Empty Nest - Part 1 (Transcript)

Dr. James Dobson: Welcome everyone to Family Talk. It's a ministry of the James Dobson Family Institute supported by listeners just like you. I'm Dr. James Dobson and I'm thrilled that you've joined us.

Roger Marsh: During the parenting years, many moms and dads spend countless hours investing in the lives of their young children, with the anticipation that one day those kids will grow up to become responsible adults who wind up leaving home and entering adulthood.

When all of the children have moved away, we refer to those parents as empty-nesters, but many times, that season can feel as though it's even more challenging than it was for the moms and dads stuck on diaper duty and homework patrol. Welcome to Family Talk with your host, psychologist, and best-selling author, Dr. James Dobson.

I'm Roger Marsh. On today's broadcast, we're going to revisit a classic conversation Dr. Dobson recorded with a panel of four moms on the subject of embracing the empty nest when your children move out on their own as adults. Here now is Dr. James Dobson to introduce the first member of our panel on today's edition of Family Talk.

Dr. James Dobson: We have four guests in the studio to help us talk about this subject. On my left is Dr. Beth Brown, who was a grandmother at 27 and also has twin daughters who will be entering college in the fall. You want to explain that Beth?

Beth Brown: Always takes a lot to explain this. When I was 21, I married a widower with five children, so those kids are now all grown and empty nested us in phases, and I have grandchild number 10 due in two weeks.

Dr. James Dobson: Is that right?

Beth Brown: Yes.

Dr. James Dobson: That's exciting. 27 years of age.

Beth Brown: Yes. I was a grandparent for the first time, and then we had twins because nothing ever happens normally for me, but God put this unique family together and the twins are now in their last year of high school, so we've never had an empty nest. I married into a full one and we're anticipating that for the first time this Fall.

Dr. James Dobson: How did the teenagers relate to you when you became their mother?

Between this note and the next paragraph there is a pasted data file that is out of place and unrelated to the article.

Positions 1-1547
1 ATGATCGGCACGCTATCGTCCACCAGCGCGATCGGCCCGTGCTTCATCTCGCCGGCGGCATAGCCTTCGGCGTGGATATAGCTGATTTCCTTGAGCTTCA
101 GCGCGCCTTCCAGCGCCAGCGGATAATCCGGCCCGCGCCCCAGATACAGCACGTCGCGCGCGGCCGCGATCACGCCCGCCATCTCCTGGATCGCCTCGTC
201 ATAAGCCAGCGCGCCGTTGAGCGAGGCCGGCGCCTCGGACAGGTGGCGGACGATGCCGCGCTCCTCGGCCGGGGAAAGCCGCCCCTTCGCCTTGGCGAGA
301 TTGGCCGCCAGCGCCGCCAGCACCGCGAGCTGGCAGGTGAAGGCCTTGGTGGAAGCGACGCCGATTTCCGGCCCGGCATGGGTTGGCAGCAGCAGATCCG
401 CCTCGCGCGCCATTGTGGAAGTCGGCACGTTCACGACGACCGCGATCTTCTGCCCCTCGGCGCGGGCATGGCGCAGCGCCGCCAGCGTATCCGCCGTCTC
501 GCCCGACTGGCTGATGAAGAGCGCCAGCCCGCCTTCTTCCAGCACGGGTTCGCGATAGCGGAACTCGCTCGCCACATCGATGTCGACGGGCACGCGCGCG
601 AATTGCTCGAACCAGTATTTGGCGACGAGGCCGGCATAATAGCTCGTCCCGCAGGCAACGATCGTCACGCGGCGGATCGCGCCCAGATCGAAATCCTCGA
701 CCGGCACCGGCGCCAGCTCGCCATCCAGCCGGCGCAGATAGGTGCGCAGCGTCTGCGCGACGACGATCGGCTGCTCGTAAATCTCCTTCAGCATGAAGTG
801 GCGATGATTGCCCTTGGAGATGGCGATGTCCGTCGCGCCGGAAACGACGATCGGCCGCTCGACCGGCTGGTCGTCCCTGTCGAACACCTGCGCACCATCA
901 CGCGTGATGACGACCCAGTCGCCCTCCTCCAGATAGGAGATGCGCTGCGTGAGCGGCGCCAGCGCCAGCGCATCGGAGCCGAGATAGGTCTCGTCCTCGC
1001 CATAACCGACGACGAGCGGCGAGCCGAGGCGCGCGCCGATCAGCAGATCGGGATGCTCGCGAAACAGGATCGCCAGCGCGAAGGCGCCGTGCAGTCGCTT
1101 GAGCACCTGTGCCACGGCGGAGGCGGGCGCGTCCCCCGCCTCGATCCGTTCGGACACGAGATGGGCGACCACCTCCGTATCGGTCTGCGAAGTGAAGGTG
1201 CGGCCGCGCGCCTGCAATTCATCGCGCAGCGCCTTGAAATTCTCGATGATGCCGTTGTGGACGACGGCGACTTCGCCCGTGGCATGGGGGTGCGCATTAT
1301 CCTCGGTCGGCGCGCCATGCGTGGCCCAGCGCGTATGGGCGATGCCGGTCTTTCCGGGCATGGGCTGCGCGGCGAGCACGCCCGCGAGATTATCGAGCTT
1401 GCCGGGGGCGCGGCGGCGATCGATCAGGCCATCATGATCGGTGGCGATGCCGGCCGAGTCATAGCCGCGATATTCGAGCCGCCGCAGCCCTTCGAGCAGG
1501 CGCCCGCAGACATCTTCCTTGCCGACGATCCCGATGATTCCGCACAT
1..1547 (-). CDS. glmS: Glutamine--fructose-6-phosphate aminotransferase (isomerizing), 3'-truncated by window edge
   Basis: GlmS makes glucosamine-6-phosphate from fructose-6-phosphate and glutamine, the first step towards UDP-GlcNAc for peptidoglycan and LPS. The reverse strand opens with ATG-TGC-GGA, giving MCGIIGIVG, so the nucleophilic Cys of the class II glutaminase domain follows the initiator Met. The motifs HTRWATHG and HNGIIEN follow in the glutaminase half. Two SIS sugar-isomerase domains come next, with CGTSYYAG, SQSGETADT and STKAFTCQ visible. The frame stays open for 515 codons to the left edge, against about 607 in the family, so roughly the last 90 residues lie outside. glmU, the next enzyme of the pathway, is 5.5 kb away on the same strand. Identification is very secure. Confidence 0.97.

Beth Brown: It was a big change and I asked them to call me Beth. We didn't fake anything and they became my friends.

Dr. James Dobson: But the younger ones called you what?

Beth Brown: The younger ones, when you're nine and 10 years old, someone 21 looks very old and they wanted a mom, so I've been mom to them from day one, and we just let the dad discipline if there was discipline needed for the older kids. I love them as their friend and I kind of grew up with them.

Dr. James Dobson: Well, you have plenty of experience in the turning loose process.

Beth Brown: Yes, I do.

Dr. James Dobson: We'll want to hear about that today. Also with us is Sally Marston. You and your husband, Otis, have watched your daughter and son leave home and become self-sufficient, reasonably self-sufficient, right?

Sally Marston: Yes, very self-sufficient. Actually, our son just has recently become, by his choice, wanted to become independent, financially independent and living away from home on his own, and so we are just really still working that through right now.

Dr. James Dobson: And there have been some complications in that process too, haven't there?

Sally Marston: Yes.

Dr. James Dobson: We want to hear about those. Also with us is Sunny Wark, who has four children. What are their ages at this time?

Sonya Wark: Our oldest daughter is 29, and we have a son who's 28. Actually, those two are the same age for three weeks every year. We then have another son who's 26 and our youngest is 22. A girl, 22.

Dr. James Dobson: Do you feel like you have the job done? Well, I'll ask it another way. Do you ever stop worrying about your kids?

Sonya Wark: I don't think I stop wanting to share insights that I have with them. I want to save them from some of the hurts I know they're going to have. I don't think I really worry because I really have put them in God's hands and I really think that they're wise enough and that they will figure it out.

Dr. James Dobson: That is probably the most emotional aspect of letting kids go is they're going to get into trouble in the sense of experiencing pain because life is pain and you want to shield them from that, and yet you can't and you want to.

Sally Marston: And yet that's where they grow.

Dr. James Dobson: That's right.

Sonya Wark: And it seems to me that they have difficulty hearing you as a friend who's trying to share wisdom. They still hear you as mom who's trying to tell them what to do and they don't want to hear mom tell them what to do.

Dr. James Dobson: Especially at that age.

Sonya Wark: Especially at that age.

Dr. James Dobson: Well, with us also today is a very familiar voice. It comes from Judy Berry and Judy has been with us so many times. In fact, Judy, we've got a little surprise for you today. I told you at church, I believe the other day because we're good friends-

Judy Berry: I'm almost worried about this.

Dr. James Dobson: We're going to go back now by the magic of tape and we're going to hear your voice in 1979 when we recorded a program called "The Working Mother."

Judy Berry: I think it's a very personal issue where there is no pat answer that applies to every woman, and I only work two days a week outside the home, and I choose to do it that way. If my husband was not supportive of my working part-time, I wouldn't. We could get by but I work for two reasons. The number one, from the time I was a very small child, I wanted to teach and I taught full-time up until the time that I became pregnant with my first child and have not taught full-time since then.